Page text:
Let me just talk a little bit about riders.

This bill, as you have heard, reverses the 2023 FDA decision to permanently make mifepristone available over the counter. It infringes on women’s rights to make their own decisions regarding their reproductive health choices.

This blocks the rule making – all rule-making – regarding the GIPSA issue. Small poultry producers who are getting killed by the large companies.

No funds for critical race theory related work – what in the tarnation does critical race theory have to do with what we are doing here today? Absolutely nothing.

It blocks the Biden executive orders on diversity, equality, and inclusion and support for underserved community that were designed to create equal opportunity for all Americans to access the USDA programs.

USDA has a long and storied history of discrimination. It is unquestioned. Yet this bill would undermine the efforts to try to equalize opportunity for access to everyone.

This bill is also petty. It blocks funding for the Office of Communication of the Secretary of Agriculture because of a press release he put out on the debt limit. This is absolutely ridiculous.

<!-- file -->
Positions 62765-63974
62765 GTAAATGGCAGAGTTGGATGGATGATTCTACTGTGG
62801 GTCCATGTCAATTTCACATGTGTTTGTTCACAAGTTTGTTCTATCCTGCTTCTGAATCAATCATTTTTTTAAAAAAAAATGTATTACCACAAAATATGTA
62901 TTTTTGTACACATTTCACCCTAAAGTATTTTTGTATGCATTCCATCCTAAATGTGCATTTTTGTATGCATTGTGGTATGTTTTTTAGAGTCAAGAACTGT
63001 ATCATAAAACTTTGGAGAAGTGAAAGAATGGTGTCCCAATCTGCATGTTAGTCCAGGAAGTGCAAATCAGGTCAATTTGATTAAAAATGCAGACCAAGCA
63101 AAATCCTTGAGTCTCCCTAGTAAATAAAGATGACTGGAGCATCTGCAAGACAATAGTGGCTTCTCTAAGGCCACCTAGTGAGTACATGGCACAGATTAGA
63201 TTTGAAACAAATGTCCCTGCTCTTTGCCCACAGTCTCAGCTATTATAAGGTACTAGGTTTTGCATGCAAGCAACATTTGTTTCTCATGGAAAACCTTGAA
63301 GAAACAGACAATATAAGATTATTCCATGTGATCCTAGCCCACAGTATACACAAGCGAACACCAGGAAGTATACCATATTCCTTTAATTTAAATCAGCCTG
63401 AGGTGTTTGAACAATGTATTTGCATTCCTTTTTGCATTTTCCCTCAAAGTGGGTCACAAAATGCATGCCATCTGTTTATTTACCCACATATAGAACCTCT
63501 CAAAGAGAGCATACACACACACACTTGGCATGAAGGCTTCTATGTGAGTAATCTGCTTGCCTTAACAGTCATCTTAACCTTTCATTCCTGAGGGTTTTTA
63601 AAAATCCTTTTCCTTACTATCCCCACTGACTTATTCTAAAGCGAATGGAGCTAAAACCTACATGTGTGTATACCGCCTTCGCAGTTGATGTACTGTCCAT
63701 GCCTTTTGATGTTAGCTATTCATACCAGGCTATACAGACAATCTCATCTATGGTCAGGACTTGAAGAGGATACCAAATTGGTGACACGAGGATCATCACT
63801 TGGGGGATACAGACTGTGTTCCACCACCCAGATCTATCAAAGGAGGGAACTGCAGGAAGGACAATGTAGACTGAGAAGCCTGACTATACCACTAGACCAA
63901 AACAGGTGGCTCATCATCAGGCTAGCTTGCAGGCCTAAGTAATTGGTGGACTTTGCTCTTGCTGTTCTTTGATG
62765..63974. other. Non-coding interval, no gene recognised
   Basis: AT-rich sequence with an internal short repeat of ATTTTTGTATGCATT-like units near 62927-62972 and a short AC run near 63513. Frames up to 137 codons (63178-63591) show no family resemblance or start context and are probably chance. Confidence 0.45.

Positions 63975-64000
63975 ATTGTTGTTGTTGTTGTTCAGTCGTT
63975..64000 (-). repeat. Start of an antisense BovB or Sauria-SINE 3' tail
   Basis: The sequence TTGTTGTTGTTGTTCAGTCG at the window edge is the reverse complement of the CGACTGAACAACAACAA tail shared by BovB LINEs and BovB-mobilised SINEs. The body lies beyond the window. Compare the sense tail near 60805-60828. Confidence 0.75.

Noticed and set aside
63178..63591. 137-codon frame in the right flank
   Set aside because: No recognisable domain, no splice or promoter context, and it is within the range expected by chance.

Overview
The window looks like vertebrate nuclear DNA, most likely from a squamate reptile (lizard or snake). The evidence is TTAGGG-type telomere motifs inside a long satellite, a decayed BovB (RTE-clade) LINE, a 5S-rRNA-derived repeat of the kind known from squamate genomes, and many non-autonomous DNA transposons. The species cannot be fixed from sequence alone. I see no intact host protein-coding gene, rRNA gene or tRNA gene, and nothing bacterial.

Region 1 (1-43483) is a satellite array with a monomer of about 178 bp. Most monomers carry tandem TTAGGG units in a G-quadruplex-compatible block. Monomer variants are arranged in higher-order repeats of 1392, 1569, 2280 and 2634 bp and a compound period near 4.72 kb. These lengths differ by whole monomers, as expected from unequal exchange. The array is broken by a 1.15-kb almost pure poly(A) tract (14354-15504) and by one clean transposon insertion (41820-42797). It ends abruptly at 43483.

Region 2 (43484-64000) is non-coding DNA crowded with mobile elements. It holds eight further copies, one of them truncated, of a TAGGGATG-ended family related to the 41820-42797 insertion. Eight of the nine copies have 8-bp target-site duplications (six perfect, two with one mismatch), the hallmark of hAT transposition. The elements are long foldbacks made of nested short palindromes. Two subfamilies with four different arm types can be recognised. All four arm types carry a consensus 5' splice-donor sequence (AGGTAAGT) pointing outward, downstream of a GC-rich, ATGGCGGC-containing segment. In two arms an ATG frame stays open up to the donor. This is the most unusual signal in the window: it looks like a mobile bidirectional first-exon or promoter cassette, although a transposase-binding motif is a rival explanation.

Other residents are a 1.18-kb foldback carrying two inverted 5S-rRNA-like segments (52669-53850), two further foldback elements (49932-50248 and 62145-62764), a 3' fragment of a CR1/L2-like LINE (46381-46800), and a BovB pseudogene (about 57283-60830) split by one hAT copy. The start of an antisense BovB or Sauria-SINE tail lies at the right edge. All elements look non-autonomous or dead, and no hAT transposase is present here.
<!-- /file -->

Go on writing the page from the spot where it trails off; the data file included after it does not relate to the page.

This bill should be a vehicle by which we help Americans from all walks of life, but what is here before us today does not meet the moment.

Our farmers, producers, and rural communities deserve a more reliable partner in this committee and in this Congress. Too much is at stake – from the food we eat, to the medicine and medical devices on which we rely, and the fiber and materials that help clothe and build our country, and our national security. Americans deserve better. We can do better. We are better than this. The American people deserve better.

It is my hope that we can come together in this committee between now and the end of this appropriations process, that we can sit down and reasonably look forward at how we can help the American people, not hurt them, how we can preserve and cause our rural communities to thrive.

Never in this country should we be satisfied so that a child, or a family, or a small business that has its potential limited and its opportunities curtailed simply because it is located in a RFD zip code. We should not condone that, and this subcommittee responsible for addressing it.

We need to do our jobs. We need to take care of the American people. And, I believe, that if we reasonably look to each other – and I appreciate the fact that the chairman has been willing to sit down and talk about it – but I hope that we can find some middle ground because this bill does not meet the challenges with which the American people are faced. We need to do better.

I yield back.

118th Congress